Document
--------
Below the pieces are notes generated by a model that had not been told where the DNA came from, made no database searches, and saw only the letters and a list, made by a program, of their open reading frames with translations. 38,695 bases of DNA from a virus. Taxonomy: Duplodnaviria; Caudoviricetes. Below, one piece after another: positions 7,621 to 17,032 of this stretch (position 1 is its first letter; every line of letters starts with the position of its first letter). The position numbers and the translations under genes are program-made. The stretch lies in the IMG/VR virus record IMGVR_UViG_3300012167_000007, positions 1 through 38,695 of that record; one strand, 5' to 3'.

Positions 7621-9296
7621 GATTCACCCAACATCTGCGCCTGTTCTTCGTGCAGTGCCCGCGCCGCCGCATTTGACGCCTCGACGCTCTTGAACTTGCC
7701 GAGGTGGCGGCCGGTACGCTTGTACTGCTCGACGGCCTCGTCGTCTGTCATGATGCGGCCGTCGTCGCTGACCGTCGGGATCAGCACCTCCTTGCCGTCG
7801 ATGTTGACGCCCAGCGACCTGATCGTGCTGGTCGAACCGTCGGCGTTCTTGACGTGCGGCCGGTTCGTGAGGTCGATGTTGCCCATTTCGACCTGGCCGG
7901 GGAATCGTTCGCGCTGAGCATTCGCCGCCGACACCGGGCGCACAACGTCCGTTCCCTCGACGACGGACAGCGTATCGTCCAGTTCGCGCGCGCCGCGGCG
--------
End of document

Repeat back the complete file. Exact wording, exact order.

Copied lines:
Below the pieces are notes generated by a model that had not been told where the DNA came from, made no database searches, and saw only the letters and a list, made by a program, of their open reading frames with translations. 38,695 bases of DNA from a virus. Taxonomy: Duplodnaviria; Caudoviricetes. Below, one piece after another: positions 7,621 to 17,032 of this stretch (position 1 is its first letter; every line of letters starts with the position of its first letter). The position numbers and the translations under genes are program-made. The stretch lies in the IMG/VR virus record IMGVR_UViG_3300012167_000007, positions 1 through 38,695 of that record; one strand, 5' to 3'.

Positions 7621-9296
7621 GATTCACCCAACATCTGCGCCTGTTCTTCGTGCAGTGCCCGCGCCGCCGCATTTGACGCCTCGACGCTCTTGAACTTGCC
7701 GAGGTGGCGGCCGGTACGCTTGTACTGCTCGACGGCCTCGTCGTCTGTCATGATGCGGCCGTCGTCGCTGACCGTCGGGATCAGCACCTCCTTGCCGTCG
7801 ATGTTGACGCCCAGCGACCTGATCGTGCTGGTCGAACCGTCGGCGTTCTTGACGTGCGGCCGGTTCGTGAGGTCGATGTTGCCCATTTCGACCTGGCCGG
7901 GGAATCGTTCGCGCTGAGCATTCGCCGCCGACACCGGGCGCACAACGTCCGTTCCCTCGACGACGGACAGCGTATCGTCCAGTTCGCGCGCGCCGCGGCG